In most situations, your employees will determine how much energy you use and how high your bills are. You can use technology, regularly compare business gas and electricity prices, and make changes to the structure of your build to minimise heat. You’ll still pay too much, however, if your employees leave computers running when they’re not in use, set the heating too high, or fill the kettle when only making one cup of tea.
It is therefore important to involve your team in all your energy-saving initiatives. You have to get them to buyin, and you have to keep them motivated and focused on minimising their energy use without affecting their work performance.
Here are some tips for getting your employees to actively help you reduce your energy bills.
Explain Your Objectives
Explain to your employees what you’re doing and why. This includes being upfront about costs and outlining how much you want to save. For example, do you want to cut your energy bills by five percent over the next six months? If so, explain this to your employees, and tell them why it is important.
Inform your employees of other reasons behind the energy saving policy, including helping to protect the environment.
Give Useful Information
The next step is to provide your employees with the information they will need to cut their energy use. This means going further than simply telling people to switch off lights. Instead, it means going through practical actions.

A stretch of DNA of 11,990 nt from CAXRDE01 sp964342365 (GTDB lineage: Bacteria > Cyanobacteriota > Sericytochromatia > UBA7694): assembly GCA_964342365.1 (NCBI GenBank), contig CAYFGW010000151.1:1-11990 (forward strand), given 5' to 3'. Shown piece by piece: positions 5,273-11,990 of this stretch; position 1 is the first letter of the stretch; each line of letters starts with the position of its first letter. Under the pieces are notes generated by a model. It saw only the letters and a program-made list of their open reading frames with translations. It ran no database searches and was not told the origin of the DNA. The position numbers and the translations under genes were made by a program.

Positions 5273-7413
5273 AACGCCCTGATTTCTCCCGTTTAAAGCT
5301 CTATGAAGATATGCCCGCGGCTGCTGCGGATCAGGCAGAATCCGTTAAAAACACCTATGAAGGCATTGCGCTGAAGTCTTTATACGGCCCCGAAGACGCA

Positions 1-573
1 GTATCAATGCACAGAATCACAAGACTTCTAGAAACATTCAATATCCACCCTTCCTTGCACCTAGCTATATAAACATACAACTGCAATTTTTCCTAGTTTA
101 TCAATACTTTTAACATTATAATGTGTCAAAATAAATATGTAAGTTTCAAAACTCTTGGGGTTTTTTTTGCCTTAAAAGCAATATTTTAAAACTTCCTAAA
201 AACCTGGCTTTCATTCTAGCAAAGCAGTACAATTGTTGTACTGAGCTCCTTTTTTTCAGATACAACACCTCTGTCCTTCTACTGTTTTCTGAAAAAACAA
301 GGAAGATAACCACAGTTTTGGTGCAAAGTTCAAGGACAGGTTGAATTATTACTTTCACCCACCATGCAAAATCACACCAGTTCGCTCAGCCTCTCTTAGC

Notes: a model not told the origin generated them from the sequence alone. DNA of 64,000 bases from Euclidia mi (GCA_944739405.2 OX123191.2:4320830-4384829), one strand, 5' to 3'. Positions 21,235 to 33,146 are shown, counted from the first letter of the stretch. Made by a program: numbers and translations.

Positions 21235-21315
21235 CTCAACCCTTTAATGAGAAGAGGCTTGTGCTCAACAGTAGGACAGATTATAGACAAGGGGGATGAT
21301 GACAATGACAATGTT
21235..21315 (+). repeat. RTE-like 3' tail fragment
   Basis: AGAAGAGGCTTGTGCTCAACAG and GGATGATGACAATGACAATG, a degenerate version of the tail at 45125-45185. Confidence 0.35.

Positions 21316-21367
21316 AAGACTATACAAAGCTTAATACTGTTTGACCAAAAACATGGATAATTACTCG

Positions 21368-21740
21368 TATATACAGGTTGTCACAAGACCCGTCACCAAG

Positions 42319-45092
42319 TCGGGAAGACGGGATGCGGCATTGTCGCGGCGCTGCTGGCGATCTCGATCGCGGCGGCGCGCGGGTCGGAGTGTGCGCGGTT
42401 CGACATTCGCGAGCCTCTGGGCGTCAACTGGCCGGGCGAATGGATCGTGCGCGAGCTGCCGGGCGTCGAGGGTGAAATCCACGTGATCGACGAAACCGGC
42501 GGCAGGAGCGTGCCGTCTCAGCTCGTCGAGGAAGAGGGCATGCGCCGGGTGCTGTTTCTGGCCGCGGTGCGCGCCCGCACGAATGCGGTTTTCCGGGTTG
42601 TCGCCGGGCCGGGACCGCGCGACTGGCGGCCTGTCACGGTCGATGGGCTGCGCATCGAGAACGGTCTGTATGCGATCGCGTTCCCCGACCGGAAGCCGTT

For example, your employees may not know whether they are allowed to turn a particular piece of equipment off if they find it running but not in use since they don’t know whether turning the piece of equipment off will affect business operations. You should therefore explain which equipment should never be switched off, which equipment should only be switched off by trained personnel, and which equipment can be turn off by anyone.
Establishing policies is a way to give structure to your efforts to reduce the amount of energy used in your office. An example is creating a tea rota. This prevents people from making only one or two cups of tea at a time. Instead, everyone gets their tea or coffee together. This means the kettle only has to be boiled once.
Other examples include putting in place an open routine for the first person in each day and a closing routine for the last person to leave. This ensures things are only switched on when they need to be and that everything is switched off before the building is locked up for the night.
Another good method of motivating employees to cut their energy use in the office is to incentivise them. For example, you could set the company an energy reduction target. If that is achieved within the timeframe, you would commit additional funds to the Christmas party at the end of the year.
Lead by Example
Finally, make sure you and your management/senior team lead by example. If your employees see you taking steps to cut your energy use, they are more likely to do the same.
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